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While the current global concern is the speed of containment of the disease, eventually there will have to be more proactive measures to prevent another outbreak and to even eradicate the disease. To be able to understand the full nature of the pathogen and to come up with a vaccine, it is important that the virus is isolated. Scientists from the Peter Doherty Institute for Infection and Immunity in Melbourne successfully grew the Wuhan coronavirus from a patient sample. While the Chinese authorities had released the genome sequence to help with the diagnosis, this ‘game-changer’ can be potentially used to detect the virus in patients who do not yet display the symptoms and eventually to develop a vaccine. Cutting-edge research in healthcare has always been conducted by such research and pharmaceutical organisations. They have consistently pushed the adoption of new technology in healthcare, especially in their R&D practices.
As mentioned earlier, any outbreak taxes the front-line healthcare providers the most. They have very little time to change their triage and protocols to combat a disease that they have possibly never encountered. This is where clinical decision support systems that can incorporate these new protocols into the workflow comes in handy. Epic, the EHR provider has pushed a software update that does just that. According to Epic, this update was developed in collaboration with biocontainment experts, infectious disease physicians and the US Centers for Disease Control and Prevention (CDCs). Collaborations such as this will be required if we have to devise a global protocol for epidemic management and containment.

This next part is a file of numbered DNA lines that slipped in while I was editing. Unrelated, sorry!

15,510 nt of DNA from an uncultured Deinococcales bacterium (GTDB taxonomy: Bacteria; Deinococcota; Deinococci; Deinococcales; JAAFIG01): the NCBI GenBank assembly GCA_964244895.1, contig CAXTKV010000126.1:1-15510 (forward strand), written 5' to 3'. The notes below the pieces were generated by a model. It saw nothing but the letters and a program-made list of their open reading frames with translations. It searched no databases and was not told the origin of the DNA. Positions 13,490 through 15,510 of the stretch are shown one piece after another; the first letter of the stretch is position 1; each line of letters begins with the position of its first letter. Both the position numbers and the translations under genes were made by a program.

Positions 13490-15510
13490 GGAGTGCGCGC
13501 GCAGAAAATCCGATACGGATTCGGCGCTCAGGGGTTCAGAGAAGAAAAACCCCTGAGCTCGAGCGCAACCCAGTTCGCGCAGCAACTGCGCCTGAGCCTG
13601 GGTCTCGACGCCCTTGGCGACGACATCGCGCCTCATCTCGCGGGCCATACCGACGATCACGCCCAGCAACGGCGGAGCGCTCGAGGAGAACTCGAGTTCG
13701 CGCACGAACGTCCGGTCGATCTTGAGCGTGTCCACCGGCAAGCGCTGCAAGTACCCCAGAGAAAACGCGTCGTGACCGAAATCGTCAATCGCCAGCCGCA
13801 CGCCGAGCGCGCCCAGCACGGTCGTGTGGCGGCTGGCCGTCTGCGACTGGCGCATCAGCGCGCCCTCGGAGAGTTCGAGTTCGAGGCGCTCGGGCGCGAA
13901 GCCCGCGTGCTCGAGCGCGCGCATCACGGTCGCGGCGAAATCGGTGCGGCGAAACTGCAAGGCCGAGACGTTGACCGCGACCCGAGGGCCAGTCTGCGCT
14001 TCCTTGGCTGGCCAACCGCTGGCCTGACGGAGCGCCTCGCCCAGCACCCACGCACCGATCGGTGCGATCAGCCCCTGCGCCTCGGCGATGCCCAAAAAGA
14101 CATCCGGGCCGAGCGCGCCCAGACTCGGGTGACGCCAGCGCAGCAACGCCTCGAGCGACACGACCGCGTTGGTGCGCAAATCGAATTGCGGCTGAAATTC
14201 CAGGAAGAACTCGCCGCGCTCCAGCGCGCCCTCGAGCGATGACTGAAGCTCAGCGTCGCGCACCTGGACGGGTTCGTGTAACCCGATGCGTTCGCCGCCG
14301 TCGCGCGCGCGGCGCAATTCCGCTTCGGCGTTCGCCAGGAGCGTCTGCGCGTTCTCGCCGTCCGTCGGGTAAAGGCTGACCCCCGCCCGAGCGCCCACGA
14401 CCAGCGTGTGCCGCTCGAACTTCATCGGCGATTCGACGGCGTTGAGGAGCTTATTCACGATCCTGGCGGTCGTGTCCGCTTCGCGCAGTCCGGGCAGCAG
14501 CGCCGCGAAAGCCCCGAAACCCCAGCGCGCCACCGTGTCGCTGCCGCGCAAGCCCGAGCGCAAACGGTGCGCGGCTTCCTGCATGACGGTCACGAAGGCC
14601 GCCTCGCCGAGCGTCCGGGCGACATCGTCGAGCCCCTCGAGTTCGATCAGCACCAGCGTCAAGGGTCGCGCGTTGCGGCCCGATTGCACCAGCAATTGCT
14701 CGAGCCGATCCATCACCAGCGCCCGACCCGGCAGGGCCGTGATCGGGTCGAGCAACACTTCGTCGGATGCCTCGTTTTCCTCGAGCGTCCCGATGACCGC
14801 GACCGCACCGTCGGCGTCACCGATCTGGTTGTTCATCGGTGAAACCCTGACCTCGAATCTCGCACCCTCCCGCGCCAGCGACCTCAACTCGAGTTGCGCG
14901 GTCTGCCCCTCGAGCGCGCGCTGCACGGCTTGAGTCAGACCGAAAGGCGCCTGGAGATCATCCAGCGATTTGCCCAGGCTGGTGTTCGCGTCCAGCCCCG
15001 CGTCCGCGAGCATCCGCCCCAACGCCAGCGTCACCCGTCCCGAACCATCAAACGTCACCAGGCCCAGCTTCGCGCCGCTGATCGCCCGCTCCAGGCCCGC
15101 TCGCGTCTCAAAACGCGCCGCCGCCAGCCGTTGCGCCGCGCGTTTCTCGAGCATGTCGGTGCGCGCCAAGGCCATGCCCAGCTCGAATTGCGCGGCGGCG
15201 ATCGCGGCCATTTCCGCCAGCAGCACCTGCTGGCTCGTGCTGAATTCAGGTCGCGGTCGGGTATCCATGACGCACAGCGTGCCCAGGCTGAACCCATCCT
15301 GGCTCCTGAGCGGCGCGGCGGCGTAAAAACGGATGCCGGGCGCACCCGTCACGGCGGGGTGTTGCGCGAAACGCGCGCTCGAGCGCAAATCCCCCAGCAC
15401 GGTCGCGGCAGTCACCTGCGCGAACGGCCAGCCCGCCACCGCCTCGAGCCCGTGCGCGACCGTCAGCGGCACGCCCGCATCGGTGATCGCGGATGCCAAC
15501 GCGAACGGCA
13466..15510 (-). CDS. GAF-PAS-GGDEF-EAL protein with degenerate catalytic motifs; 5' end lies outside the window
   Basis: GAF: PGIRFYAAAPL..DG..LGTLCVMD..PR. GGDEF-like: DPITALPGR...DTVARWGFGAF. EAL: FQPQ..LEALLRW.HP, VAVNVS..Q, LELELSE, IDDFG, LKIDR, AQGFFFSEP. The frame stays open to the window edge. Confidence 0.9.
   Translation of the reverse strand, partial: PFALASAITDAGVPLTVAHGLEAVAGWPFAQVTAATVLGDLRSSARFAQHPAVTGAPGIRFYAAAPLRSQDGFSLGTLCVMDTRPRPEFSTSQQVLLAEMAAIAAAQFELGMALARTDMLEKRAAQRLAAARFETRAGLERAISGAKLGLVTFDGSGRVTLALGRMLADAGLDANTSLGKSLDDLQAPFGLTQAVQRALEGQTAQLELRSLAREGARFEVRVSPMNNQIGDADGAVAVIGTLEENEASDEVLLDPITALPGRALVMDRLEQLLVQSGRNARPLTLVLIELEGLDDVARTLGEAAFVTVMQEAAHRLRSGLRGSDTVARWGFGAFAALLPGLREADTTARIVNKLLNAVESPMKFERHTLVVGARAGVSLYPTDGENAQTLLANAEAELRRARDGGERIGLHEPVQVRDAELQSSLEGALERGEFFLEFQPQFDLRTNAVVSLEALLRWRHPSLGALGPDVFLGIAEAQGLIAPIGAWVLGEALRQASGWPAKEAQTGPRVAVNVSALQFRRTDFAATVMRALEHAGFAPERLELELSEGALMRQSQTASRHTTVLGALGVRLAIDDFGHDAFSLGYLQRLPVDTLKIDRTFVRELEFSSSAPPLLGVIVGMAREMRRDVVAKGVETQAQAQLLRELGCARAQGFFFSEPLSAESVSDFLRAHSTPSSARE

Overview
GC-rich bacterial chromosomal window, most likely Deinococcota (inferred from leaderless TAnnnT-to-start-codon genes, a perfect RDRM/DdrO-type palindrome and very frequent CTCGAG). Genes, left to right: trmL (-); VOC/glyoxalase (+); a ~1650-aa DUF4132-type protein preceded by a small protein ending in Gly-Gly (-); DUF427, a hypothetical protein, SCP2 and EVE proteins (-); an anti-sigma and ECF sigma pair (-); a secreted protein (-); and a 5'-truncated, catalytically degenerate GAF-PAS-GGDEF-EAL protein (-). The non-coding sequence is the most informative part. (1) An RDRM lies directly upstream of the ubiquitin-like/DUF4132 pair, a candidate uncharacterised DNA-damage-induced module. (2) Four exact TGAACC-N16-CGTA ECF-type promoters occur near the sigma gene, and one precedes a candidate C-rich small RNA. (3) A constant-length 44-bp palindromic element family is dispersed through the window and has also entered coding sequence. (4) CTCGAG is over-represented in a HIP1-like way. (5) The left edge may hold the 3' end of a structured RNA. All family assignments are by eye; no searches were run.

There have been several other initiatives during this outbreak that show how different technologies can come together to benefit healthcare, especially to handle a crisis. Technology has always played a huge role in spreading the message in times of disaster, especially in emerging economies – with technologies such as AI, the potential of technology benefitting healthcare increases exponentially.
Industries and governments have shifted focus to areas such as smart energy, Industry 4.0, autonomous driving, smart buildings, and remote healthcare, to name a few. In the coming days, most initial commercial deployments will centre around network speed and latency. Technologies like GPON, 5G, Wifi 6, WiGig, Edge computing, and software-defined networking are bringing new capabilities and altering costs.